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Culture Vulture

Boys on Film


by Anne Moore

      If you went to the movies much in the 1980s and early 90s, then you're probably familiar with the stock Michael Douglas character – the Embattled White Guy. In movies like Fatal Attraction, Basic Instinct and Falling Down, he carries the banner for privileged white guys everywhere as he fights the forces of chaos as personified by women and people of color. He carries the burden fairly well, all things considered – his privilege doesn't come across as a burden, but just as the expected order of things, and the removal of threats to that privilege creates the resolution of the narrative.
     In the last ten years or so, however, the Michael Douglas oeuvre has taken something of a beating – he's still playing essentially the same character, but has become more famous for those icky spreads in People where he's mooning with his child-bride Catherine Zeta-Jones over their new baby, and even his characters have become less powerful (like his ineffective drug czar in Traffic). This looks like good news – the figure of the Embattled White Guy has become less sympathetic, it would seem. However, like the interchangeable villainesses of Fatal Attraction, Basic Instinct and Disclosure, the Embattled White Guy has risen again, with a more benign face this time, but up to the same old tricks.
     Right now, the mantle of privileged white guys everywhere seems to have been passed to Dennis Quaid, who is in my opinion a scarier representation of privilege than Michael Douglas ever was. Quaid's repertoire of roles looks pretty different from Douglas's – he emerges from narratives usually triumphant, but begins them from a much more vulnerable place than a Michael Douglas character.
      In The Rookie, he plays an over-the-hill baseball player who makes his first stab at major-league play in his forties, after having long abandoned hope of a career in sports. In The Day After Tomorrow, he plays an absentee father who redeems himself by going on a cross-country trek across the frozen tundra of New England (don't ask) to save his son. In all these movies, the patriarchal power he holds is surrounded by the textual equivalent of a candy coating of seeming vulnerability. Progressive viewers like me are less likely to question the power he gains because he acquires it from a disempowered position – a position that looks pretty familiar to the female/queer/non-white audience member, but is in fact profoundly different.
     His newest film, In Good Company, cements for me his position as the Embattled White Guy for the new millennium. He plays a sales executive for a Sports Illustrated-type magazine who loses his job to a young upstart from a global multinational (Topher Grace) who, adding insult to injury, promptly begins sleeping with his daughter (Scarlett Johannson). True to formula, Quaid regains his job by the end of the movie, and the ethics of old-school corporate America triumph over globalization. More than in any of his other movies, Quaid is presented here as the paragon of American masculinity, presiding over his family as a firm but loving patriarch who truly cares about shilling ads for Sports Illustrated.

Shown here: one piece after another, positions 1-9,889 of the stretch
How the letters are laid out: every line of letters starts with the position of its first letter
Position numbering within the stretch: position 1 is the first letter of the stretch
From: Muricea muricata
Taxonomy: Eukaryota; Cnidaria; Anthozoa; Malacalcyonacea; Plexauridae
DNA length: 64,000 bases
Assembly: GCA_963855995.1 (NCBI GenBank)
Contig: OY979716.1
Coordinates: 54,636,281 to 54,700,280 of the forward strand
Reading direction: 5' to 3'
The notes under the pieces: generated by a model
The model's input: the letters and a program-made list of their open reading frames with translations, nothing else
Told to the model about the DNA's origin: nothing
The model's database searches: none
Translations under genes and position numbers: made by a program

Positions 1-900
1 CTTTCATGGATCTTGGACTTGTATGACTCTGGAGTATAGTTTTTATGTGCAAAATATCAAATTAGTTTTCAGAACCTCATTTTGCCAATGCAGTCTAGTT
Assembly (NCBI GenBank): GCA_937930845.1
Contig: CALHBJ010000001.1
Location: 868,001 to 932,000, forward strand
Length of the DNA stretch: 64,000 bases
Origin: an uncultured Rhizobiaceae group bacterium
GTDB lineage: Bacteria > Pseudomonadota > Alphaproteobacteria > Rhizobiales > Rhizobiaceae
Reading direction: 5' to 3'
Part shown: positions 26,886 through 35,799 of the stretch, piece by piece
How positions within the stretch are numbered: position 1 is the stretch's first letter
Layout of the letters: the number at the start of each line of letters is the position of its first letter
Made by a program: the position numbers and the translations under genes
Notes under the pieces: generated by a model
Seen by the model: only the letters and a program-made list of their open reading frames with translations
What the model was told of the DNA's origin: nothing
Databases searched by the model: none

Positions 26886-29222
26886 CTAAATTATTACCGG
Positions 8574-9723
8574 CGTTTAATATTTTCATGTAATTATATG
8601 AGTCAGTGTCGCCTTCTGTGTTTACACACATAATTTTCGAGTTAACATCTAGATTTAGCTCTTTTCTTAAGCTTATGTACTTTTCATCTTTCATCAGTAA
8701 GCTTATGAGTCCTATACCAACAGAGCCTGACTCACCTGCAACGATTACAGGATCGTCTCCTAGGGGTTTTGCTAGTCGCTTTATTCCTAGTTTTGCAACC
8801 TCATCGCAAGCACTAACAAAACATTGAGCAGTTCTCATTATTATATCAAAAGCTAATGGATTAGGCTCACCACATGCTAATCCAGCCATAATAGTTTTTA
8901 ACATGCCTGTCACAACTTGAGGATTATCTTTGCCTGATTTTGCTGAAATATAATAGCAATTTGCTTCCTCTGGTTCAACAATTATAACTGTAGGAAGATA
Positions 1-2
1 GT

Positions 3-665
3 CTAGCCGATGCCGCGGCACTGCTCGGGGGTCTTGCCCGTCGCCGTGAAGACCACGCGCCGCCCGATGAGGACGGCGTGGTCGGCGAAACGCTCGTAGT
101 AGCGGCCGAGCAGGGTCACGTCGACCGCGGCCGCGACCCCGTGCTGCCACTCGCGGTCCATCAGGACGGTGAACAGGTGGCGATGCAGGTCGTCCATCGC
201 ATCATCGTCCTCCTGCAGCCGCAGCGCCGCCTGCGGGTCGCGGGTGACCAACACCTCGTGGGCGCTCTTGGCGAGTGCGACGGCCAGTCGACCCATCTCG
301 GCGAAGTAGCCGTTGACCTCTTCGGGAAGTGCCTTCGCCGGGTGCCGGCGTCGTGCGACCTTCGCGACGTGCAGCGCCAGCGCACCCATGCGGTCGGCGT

Because of his relatively vulnerable position throughout the movie, and since it's made very clear that he only wants whatever power he might gain in order to help his family, it’s easy to miss the misogynist tone of much of the movie. The moral of In Good Company seems to be that if things could just go back to the way they were a generation ago when, according to the movie, corporate America was somehow nobler, then people would be able to find meaning in their lives more easily.
     In itself, this kind of message isn't so bad – after all, globalization pretty much sucks, right? However, the message is linked to the idea that it must by definition be men who hold this power, and that the right kind of corporate power is linked to the right kind of familial power – a kind that looks a lot like Ozzie and Harriet.
      In a moment as blatantly misogynist as any tidy disposal of a villainess in a Michael Douglas movie, the final scene of In Good Company features Morty, a previously browbeaten ad exec, crowing to Topher Grace's character about how his wife (whom he has previously described as – I'm not kidding – wearing "the pants in the family") lost her corporate job just as he was rehired at Sports Illustrated. The balance of power, it seems, has been "restored."
     I didn't walk out of In Good Company with the same bad taste in my mouth that lingers after a Michael Douglas movie, though, and this is why I think Dennis Quaid is ultimately a more effective (and maybe more dangerous) conservative spokesman than Douglas. Instead of wanting to tear down the patriarchy, I just wanted to call my dad.
Michael Douglas movies begin with the assumption that the viewer endorses his position of power, while the object of a Dennis Quaid movie looks a lot more like conversion or recruitment. While the Michael Douglas movie seems aimed at other rich white men in positions of power, Dennis Quaid movies feels like they're aimed at me – the vaguely alienated kid of a corporate hotshot – with the goal of showing me how rough it is at the top.

According to the Culture Vulture herself, if Anne Moore had an oeuvre, it would be Rocknroll Superstar.

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